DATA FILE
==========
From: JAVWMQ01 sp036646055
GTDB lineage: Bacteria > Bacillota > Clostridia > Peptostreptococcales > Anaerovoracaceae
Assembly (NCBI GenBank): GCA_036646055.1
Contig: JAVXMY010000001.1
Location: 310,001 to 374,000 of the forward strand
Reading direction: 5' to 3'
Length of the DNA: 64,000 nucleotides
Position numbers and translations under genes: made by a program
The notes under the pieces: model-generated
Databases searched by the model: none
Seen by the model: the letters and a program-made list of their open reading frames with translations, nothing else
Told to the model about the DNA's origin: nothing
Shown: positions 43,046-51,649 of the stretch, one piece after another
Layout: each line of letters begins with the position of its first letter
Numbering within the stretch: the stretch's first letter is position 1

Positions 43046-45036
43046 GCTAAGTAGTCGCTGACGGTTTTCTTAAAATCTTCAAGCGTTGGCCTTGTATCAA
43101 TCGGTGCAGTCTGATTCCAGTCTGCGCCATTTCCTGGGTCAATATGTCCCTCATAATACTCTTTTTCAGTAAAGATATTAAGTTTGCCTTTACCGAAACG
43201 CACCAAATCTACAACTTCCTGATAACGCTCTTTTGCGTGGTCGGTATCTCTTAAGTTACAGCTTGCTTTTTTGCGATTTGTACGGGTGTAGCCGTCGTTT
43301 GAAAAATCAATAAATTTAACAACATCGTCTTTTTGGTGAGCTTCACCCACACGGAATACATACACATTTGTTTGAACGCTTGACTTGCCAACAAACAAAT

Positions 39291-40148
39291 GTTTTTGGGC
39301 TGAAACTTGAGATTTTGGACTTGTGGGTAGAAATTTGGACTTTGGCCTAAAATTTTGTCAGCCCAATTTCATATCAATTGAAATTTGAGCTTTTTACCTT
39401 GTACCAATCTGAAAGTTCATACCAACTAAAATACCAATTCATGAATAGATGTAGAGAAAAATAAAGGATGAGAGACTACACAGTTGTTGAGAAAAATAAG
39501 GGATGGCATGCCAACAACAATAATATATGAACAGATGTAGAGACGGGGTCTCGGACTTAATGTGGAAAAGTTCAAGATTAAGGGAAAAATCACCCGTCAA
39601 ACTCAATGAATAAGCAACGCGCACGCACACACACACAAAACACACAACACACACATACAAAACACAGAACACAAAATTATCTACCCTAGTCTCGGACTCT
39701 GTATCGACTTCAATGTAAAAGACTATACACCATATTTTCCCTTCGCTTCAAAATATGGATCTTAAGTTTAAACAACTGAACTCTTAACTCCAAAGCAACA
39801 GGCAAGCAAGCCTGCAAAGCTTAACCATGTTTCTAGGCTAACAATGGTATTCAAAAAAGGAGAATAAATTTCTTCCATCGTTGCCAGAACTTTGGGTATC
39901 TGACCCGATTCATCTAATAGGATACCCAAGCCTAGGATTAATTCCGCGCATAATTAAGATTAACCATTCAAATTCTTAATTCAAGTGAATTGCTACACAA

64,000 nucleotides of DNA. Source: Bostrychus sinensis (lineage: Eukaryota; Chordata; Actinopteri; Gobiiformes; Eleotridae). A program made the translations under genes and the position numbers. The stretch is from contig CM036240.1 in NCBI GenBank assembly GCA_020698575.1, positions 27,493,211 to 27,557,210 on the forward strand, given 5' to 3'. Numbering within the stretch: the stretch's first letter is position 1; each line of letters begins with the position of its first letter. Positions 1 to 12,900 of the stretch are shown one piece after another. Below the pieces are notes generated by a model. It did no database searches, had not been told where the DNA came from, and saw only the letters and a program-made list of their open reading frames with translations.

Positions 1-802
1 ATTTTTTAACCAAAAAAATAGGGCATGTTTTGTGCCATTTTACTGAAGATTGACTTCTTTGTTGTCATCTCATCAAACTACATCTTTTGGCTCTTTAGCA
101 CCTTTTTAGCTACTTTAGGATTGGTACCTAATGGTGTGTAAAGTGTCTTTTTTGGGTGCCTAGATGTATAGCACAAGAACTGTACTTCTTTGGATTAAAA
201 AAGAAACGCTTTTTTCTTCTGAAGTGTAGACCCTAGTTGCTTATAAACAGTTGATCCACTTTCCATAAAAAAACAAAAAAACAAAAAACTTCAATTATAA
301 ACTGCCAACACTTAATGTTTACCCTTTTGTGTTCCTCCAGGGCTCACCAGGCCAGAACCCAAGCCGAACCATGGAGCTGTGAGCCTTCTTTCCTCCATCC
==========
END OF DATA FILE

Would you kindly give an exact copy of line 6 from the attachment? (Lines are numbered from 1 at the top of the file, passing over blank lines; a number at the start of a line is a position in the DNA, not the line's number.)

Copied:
Reading direction: 5' to 3'